As hard as Michael Bay may try, you just can’t keep the Transformers franchise down. Fortunately, after suffering through three abysmal movie tie-in games, 2010’s War for Cybertron knocked it out of the park with top-notch art direction and a story that did right by long-time fans. Two years later, Fall of Cybertron picks up where its predecessor left off while improving on the prior game’s already winning formula in nearly every way.
The civil war depicted in War for Cybertron left the Transformers’ home planet battle-ravaged and uninhabitable. If there was any hope for the Autobots to sustain the Transformer race, they needed to escape to a new star-system and seek a new home. The Decepticons, however, vow to see the Autobots grovel before them or die — leading to the action-packed intro to Fall of Cybertron. A well-implemented tutorial immediately begins and quickly gets you up to speed on the button layout as you take control of Bumblebee. This and the twelve chapters that follow it guide players through a dark and expertly told storyline told from both the Autobot and Decepticon perspectives and filled with familiar faces from all ends of the Transformers Universe. You’ll be able to take control of the likes of Optimus Prime, Jazz, Ironhide, Soundwave, Starscream, Jetfire, and several other fan favorites. Even the powerhouse Grimlock makes a rather lengthy (and awesome) appearance in the game as a playable character. While all the characters are modeled and rendered with significantly more detail than fans of the classic animated series and comics may be used to, they haven’t completely lost their identity as they have in the Bay films where every bot seems to look like a grey mess of metal and wires. Quite the opposite here — every Transformer is given a distinctive look and personality coupled with their own unique special abilities and weapons.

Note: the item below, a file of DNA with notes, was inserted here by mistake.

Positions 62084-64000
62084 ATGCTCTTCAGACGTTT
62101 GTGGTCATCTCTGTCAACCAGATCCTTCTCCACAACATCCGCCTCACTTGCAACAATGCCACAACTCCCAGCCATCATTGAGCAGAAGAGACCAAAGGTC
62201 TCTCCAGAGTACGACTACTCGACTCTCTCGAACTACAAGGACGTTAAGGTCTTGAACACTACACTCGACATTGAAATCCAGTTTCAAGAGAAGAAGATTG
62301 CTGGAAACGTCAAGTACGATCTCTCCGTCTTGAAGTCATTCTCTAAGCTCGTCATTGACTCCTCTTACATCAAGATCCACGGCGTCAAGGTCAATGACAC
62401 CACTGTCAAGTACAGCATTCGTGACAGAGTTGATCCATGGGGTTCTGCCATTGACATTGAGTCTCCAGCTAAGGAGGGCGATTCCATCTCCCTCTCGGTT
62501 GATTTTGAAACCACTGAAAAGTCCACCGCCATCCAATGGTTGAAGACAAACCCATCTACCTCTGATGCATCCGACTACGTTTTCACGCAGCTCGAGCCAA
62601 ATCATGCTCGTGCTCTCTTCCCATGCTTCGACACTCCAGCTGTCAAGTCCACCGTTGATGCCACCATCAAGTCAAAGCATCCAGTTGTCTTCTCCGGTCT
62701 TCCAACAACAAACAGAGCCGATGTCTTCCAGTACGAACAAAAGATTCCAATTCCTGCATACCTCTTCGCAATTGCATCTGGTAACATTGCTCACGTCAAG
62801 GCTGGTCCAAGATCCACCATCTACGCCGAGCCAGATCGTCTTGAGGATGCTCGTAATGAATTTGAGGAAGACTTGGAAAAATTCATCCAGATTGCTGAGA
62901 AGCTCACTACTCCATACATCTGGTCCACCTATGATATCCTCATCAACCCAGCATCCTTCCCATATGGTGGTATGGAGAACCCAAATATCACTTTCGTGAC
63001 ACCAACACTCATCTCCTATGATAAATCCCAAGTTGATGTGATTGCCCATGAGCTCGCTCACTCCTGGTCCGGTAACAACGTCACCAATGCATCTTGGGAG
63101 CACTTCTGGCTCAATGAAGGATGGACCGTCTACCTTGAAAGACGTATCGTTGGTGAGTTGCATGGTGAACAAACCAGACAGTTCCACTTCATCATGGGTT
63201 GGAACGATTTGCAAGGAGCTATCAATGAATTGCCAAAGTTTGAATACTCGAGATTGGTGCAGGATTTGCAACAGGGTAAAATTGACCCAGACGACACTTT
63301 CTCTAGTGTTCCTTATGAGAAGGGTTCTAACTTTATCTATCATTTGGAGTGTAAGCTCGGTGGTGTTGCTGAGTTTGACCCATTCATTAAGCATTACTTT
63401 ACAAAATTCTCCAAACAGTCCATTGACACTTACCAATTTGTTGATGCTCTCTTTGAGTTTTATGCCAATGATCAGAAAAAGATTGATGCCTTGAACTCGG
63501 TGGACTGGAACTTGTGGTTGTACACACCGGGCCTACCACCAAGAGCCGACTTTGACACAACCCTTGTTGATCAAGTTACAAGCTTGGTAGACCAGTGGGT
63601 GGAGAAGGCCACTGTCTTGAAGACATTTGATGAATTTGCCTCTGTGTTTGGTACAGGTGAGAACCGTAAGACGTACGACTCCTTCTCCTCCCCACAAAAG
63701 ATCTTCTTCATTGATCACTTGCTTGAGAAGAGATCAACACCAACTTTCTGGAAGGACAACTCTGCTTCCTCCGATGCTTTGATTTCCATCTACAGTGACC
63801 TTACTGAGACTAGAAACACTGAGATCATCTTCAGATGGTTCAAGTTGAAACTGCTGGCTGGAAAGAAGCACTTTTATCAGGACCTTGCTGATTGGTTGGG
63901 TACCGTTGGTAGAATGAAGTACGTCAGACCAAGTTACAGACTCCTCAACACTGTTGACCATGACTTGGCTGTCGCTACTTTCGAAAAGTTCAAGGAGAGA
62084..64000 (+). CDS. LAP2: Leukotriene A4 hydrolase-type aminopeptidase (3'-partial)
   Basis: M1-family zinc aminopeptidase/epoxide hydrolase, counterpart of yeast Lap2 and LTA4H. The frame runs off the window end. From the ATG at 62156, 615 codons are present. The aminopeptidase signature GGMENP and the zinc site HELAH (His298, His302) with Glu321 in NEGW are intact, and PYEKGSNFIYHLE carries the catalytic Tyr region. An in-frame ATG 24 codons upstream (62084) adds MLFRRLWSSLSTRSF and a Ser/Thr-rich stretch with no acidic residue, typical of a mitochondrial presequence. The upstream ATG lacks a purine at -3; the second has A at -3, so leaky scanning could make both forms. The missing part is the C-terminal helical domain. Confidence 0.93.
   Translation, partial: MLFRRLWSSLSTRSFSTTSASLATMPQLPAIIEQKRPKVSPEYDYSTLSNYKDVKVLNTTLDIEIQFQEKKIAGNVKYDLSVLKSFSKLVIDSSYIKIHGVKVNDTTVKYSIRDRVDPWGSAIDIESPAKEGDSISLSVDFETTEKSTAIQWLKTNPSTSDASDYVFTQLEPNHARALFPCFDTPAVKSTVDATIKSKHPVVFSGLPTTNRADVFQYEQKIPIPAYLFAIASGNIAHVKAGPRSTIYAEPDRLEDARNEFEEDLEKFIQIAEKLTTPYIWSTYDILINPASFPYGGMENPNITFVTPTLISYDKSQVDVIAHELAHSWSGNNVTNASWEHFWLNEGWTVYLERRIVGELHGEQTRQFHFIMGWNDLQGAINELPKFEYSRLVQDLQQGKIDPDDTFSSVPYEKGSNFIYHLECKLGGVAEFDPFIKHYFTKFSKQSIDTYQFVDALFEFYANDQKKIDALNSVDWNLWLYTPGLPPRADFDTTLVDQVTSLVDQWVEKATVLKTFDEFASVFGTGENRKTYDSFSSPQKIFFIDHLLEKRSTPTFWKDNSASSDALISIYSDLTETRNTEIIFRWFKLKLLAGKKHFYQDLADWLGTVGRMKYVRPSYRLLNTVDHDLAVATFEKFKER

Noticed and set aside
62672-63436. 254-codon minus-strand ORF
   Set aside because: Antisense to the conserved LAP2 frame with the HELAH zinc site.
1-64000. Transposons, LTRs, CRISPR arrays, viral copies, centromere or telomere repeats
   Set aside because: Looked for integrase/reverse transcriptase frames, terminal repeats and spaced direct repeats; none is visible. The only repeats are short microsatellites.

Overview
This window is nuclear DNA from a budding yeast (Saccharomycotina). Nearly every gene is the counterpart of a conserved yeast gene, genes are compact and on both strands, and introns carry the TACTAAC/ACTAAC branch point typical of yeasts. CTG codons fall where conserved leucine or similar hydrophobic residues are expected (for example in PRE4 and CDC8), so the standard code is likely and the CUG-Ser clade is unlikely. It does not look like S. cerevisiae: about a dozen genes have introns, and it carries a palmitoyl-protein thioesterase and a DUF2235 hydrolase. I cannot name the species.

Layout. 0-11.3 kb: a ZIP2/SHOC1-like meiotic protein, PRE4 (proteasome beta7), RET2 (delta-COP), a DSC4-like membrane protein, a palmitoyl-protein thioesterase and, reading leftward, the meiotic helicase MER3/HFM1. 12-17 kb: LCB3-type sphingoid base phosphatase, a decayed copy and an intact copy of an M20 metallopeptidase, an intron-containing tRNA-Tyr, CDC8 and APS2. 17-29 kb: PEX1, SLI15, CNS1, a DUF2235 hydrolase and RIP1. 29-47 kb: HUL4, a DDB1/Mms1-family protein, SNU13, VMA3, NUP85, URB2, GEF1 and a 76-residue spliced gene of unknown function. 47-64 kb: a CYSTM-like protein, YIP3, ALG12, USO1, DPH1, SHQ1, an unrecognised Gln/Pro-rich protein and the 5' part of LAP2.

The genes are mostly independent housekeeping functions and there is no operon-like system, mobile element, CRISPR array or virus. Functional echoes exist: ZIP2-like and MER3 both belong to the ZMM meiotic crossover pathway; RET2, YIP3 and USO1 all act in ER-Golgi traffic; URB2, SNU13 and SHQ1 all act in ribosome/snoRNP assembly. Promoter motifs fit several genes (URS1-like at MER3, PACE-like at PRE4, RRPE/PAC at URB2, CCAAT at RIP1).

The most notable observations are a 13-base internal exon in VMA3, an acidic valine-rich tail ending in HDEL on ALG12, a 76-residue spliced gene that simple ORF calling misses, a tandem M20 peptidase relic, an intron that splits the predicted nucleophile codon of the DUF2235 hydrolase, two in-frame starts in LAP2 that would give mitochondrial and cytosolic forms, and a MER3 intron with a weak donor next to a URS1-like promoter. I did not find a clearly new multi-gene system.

There were some immediate differences prevalent between War and Fall when I began playing and others that revealed themselves over time. Right off the bat, the visuals and presentation are ridiculous with both the character models and environments being insanely detailed. The Transformers themselves carry themselves with a believable agility despite feeling like they possess a mammoth weight. Shifting in to vehicle form is a button click away and will send your character leaping into the air as hundreds of individual pieces move into position in an instant’s time, keeping the action seamless and fast-paced. The lighting is also incredibly impressive from the get-go. There are several instances I ran into where I’d walked into a room bathed in the eerie glow of a laser grid or filled with lighting effects so intense and cool-looking that it bears mentioning.